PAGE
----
Residents rock-out at library (video)
March 21, 2013 at 11 p.m.
Updated March 20, 2013 at 10:21 p.m.
Lamps lit the cozy corners, the smell of coffee permeated the room, and hip music played in the background.
It was a typical scene at any American coffee shop - at least that was the theme the Victoria Public Library was going for Thursday for Late Night at the Library.
"Being at the library at night, it is like something you aren't supposed to do. It is almost rebellious and fun," said Eddie Cisneros, 26, as he tapped his foot to the music and finished a painting on a small table.
Cisneros, an artist in Victoria, came to the library Thursday to work on his paintings inspired by novels, such as "Les Miserables" and "The Lord of the Rings."
"It is comfortable here and open. It seems fitting to do this in a library," he said, as he filled in the face of the British 007 agent James Bond.
More than just being hip and cool, however, Charles Young, of Victoria, said the late hours work better for his schedule. Because he takes online college courses, he says nights are when he needs to get his homework finished.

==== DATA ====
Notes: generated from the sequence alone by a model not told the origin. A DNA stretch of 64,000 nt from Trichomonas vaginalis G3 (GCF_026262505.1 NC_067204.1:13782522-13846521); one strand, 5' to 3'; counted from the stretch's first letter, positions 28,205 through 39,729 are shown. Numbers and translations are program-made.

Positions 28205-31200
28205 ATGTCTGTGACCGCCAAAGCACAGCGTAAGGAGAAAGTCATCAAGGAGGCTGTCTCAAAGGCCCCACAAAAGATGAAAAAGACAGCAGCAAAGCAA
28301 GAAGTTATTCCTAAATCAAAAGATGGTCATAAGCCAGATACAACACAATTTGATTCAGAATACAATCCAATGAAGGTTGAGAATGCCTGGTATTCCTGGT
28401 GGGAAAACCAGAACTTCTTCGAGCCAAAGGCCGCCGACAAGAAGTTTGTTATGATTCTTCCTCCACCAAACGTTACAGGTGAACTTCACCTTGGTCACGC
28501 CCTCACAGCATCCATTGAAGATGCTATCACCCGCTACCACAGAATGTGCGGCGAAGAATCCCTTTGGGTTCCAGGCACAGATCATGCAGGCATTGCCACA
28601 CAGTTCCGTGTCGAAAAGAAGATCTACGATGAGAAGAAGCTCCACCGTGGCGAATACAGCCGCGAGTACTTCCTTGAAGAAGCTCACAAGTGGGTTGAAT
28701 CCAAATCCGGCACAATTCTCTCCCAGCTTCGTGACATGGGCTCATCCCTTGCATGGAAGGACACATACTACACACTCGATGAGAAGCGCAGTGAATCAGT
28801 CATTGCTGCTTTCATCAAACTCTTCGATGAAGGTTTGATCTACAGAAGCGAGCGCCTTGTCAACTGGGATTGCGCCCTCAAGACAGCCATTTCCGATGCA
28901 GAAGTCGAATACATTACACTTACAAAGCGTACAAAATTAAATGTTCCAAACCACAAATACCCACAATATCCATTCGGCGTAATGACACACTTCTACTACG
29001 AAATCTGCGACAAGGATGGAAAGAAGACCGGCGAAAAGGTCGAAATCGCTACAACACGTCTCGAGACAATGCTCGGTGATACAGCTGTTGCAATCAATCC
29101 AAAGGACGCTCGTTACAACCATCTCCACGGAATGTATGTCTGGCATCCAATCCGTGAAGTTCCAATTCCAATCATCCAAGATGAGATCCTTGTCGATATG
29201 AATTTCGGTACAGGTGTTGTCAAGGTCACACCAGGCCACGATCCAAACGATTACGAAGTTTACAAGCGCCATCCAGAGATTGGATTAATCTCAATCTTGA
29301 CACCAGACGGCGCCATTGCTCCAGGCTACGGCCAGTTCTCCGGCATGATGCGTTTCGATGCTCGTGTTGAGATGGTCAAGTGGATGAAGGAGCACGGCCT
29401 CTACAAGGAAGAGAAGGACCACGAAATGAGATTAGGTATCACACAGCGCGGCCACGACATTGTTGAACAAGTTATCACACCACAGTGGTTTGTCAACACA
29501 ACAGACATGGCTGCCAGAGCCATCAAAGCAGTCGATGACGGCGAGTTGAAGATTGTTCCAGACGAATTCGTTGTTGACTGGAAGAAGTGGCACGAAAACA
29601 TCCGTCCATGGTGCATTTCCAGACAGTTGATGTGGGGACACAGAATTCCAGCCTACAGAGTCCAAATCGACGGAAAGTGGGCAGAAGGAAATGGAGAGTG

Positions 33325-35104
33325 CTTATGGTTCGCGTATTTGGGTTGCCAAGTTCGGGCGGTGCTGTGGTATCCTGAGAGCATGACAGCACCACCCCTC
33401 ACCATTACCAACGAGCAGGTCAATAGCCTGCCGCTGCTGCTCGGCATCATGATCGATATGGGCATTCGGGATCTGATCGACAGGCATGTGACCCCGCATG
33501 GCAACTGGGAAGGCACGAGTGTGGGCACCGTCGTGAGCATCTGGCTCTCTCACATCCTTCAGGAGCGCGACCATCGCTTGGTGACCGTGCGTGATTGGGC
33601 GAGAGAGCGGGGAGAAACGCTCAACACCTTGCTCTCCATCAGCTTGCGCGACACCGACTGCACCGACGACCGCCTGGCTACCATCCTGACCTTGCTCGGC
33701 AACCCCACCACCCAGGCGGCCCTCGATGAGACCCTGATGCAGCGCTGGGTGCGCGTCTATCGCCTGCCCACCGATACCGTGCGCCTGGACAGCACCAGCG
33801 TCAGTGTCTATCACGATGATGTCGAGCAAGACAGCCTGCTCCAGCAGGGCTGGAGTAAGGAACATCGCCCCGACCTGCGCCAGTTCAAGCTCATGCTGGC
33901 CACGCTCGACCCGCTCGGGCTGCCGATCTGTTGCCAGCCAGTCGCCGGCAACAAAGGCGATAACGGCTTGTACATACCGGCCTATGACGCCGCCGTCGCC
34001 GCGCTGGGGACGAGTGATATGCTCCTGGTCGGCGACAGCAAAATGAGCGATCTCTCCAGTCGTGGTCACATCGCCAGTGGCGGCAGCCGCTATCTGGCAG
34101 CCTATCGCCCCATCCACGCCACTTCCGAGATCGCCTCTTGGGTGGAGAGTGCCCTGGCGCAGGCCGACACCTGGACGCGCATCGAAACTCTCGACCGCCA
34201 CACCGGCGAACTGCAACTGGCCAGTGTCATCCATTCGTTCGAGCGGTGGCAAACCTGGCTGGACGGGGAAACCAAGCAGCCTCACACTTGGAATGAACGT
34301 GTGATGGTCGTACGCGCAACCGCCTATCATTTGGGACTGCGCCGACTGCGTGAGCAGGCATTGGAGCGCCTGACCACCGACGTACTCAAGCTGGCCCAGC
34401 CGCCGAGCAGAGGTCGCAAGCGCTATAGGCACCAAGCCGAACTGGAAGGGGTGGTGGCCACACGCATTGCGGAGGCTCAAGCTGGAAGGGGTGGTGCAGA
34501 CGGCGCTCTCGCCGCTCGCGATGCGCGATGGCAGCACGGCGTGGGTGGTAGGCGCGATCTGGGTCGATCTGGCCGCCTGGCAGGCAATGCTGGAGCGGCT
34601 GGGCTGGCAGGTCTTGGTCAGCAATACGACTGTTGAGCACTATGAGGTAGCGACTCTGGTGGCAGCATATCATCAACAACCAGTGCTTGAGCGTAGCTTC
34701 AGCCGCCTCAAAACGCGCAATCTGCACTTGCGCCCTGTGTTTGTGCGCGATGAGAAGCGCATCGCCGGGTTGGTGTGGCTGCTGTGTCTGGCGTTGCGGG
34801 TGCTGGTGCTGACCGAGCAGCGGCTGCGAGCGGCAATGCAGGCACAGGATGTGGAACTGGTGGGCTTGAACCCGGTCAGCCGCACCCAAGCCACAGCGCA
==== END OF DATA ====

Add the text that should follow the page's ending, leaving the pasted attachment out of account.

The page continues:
"I work during the day, so it allows me to come here at night and get things done," Young said, as he typed his physics paper on antigravity.
He hopes the library continues with the late hours.
Jessica Erebia, communication services manager for the library, said they just might do that.
"We are always trying to find new ways to get people into the library. ... I'm not sure if it, something we will do regularly, but if it does work out, it is something we can consider," Erebia said.
She said they will look at feedback from library customers and how many people attended the weekend event when making the decision.
Erebia said organizing the event did not cost very much money because the snacks and coffee were donated to the library, but they did pay for five staff members to work the two and a half hour event.
Erebia said she hopes the event will showcase the services the library already offers, such as gaming stations for playing video games, DVD rentals and computer spaces.
"The whole thing about libraries is they are 'Shh!,' but we aren't like that anymore," Erebia said, laughing, as the music pumped in the background.